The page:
Agnieszka Kłos-Siddiqui, Country Manager at Provident Polska
Soul-searching is also sweeping across the corporate world as companies redefine the purpose of their business activity. The world at large is undergoing profound economic and social changes – do corporations have to have a say and take a stance concerning various issues affecting their customers and workers? Is the corporate mission limited only to making profit and creating value for shareholders?
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These questions echo in C-suites as companies scramble to navigate an increasingly complex business environment. Finding the right answers is even more important in the face of changing employee expectations. A McKinsey survey shows that 72 per cent of workers expect purpose to receive more weight in their workplaces than profit.
The pandemic has also shaken the world’s foundations – the amalgam of “wokeness” and cancel culture has created an atmosphere of distrust concerning information coming even from verified sources. Brands can be instantaneously pulverised on social media if their actions are perceived as dishonest or in violation of environmental and cultural norms.

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Trust has become a valuable commodity. Taking a stance on a cultural or political issue is increasingly difficult as the corporate voice needs to be authentic to be believed. According to this year’s Fleishman-Hillard study, nearly two thirds of consumers believe that for a company to be more credible than its competitors it must talk about its behaviour and impact on society and the environment, not just the customer benefits it offers.
As corporations move from “what” to “why”, three main challenges loom on the horizon. The first is how to feel the pulse of social and political undercurrents – to avoid jumping the gun or being too slow to react. The second pertains to weaving the values companies stand by into the fabric of the responsibilities they have towards their shareholders. Finally, corporations need to ensure that their employees are on board and feel aligned with the values their company represents.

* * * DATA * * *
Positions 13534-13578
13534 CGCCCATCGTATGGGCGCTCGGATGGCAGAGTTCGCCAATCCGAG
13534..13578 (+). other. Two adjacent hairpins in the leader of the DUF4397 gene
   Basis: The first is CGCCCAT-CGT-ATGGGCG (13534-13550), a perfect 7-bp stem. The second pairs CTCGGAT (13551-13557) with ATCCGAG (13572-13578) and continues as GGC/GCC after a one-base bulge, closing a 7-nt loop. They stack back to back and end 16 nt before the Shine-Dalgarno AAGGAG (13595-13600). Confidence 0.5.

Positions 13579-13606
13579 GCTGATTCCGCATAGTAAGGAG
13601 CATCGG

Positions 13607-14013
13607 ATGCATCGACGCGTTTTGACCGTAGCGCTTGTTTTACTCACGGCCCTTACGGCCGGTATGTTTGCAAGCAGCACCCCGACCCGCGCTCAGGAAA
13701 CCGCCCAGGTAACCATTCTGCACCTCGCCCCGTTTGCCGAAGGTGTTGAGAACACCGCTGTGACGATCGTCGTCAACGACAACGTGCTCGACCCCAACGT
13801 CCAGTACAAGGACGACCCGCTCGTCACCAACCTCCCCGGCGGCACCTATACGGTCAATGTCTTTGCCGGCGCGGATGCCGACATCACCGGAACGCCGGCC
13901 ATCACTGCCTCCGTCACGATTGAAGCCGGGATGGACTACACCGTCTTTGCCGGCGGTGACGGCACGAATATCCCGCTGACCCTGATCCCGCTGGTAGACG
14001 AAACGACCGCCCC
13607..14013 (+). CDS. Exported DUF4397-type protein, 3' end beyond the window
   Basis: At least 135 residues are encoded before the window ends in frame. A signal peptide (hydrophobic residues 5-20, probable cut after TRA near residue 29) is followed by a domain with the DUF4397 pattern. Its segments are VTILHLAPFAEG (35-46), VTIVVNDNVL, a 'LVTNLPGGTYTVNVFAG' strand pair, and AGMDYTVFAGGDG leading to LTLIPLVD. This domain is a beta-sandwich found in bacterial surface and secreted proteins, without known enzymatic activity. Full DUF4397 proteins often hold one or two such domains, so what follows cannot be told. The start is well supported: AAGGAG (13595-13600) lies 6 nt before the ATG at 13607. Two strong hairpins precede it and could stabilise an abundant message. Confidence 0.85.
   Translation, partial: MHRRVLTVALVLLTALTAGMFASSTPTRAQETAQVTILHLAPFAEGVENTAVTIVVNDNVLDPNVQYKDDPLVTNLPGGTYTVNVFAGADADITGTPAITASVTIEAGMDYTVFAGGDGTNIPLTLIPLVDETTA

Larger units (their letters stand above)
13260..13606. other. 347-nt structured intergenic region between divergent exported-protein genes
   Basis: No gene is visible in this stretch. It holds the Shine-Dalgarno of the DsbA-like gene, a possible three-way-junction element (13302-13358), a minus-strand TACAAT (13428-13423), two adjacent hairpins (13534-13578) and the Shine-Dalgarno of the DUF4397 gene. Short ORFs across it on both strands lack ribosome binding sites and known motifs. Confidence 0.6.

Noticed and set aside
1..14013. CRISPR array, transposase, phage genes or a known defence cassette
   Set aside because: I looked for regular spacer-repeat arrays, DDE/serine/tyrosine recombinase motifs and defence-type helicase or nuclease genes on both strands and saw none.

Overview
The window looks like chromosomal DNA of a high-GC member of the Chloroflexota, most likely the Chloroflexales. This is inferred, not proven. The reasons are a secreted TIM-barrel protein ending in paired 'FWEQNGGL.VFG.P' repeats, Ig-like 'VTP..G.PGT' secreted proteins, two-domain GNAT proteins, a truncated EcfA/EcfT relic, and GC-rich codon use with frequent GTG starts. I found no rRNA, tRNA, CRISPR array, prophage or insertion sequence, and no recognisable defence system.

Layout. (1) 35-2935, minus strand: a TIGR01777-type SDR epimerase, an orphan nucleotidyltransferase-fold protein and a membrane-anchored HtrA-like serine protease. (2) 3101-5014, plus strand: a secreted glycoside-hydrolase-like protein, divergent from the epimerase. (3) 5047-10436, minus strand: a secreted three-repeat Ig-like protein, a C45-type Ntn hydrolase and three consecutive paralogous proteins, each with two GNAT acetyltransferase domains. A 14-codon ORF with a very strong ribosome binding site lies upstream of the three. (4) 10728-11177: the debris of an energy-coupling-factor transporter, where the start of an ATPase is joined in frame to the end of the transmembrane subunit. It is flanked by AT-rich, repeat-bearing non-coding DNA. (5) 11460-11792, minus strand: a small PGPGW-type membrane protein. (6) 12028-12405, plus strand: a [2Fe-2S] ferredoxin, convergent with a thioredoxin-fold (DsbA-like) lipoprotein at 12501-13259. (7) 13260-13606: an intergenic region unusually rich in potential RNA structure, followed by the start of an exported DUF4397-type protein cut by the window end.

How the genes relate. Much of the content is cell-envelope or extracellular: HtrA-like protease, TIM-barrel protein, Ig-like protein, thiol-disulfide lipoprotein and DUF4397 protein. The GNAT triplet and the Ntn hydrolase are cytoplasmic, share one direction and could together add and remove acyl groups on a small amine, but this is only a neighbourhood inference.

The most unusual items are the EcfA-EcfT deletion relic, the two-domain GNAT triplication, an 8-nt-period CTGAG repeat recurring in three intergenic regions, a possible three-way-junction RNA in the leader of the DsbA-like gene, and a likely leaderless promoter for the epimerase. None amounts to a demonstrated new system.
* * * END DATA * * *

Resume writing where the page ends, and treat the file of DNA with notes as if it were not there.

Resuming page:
Misunderstanding the social and political context surrounding controversial issues may leave companies facing down a firing squad. Few brands have learned this lesson harder than Pepsi. Its ad campaign starring supermodel Kendall Jenner was supposed to showcase the brand as millennial-friendly and with a socially relevant and unifying message concerning the Black Lives Matter movement. Under severe criticism of co-opting a grassroots protest movement for commercial gain, the company withdrew the ad within 48 hours of its launch.
To be authentic, it is no longer enough to support a cause relevant to the wider audience. Being authentic requires values to be aligned with the company’s vision and is built from the bottom up, by liaising with pertinent stakeholders. Companies’ actions need to be coherent, their intentions well-understood and shared by both employees and customers. Leading by example is crucial. That is why as the leader on the Polish loan market, Provident has forged a permanent relationship with the Council for Ethical Advertising to make sure our ads conform to the strictest ethical standards.
Shareholder returns are a vital part of a company’s raison d’être, but not the only one. A company’s purpose needs to recognise that returns from business performance are broader and transcend purely financial gains. Research by Fortuna Advisors on S&P 500 companies shows that firms that score high on corporate-purpose metrics recorded 14.1 per cent higher revenue growth in 2020 than companies with a low score. It also turned out that the high-purpose group also saw better resilience to the pandemic, as these companies even further outperformed those scoring low on values.
The overarching challenge is to align the business purpose with that of its employees. Individual motivations and perceptions of what truly matters in one’s personal and professional lives differ across the population. Therefore, companies need to identify where employees are to be able to work on solutions that can help them derive fulfilment from work.
This knowledge has become even more crucial as the pandemic has made employees increasingly reconsider their roles in life and at work. As McKinsey research shows, COVID-19 has motivated nearly two thirds of US employees to reflect on their purpose in life. And nearly half said that they are reconsidering the kind of work they do because of the pandemic. This also entails connecting their personal values to their careers.
Therefore, CEOs need to tread a fine line between fostering corporate values among employees and infringing on their sense of belonging to the company. Employees need a sense of control over their work lives and a sense of agency over their involvement in promoting company values. Organisations with those elements in their culture will find it much easier to engage employees on purpose. That is why at Provident we made volunteerism part of our “values hub” to engage employees in activities that they themselves perceive as being close to their own values, e.g. setting up libraries for children in hospitals, caring for animals in shelters or helping refugees.
Pixar Director Brad Bird once said that money is just rocket fuel, but that his goal is to “go somewhere”. The pandemic has created space for businesses to find new directions and purpose to create lasting, long-term value for shareholders. Companies themselves cannot change the world for the better, but they can lead the way on thinking about where and how we will find ourselves in the post-pandemic reality.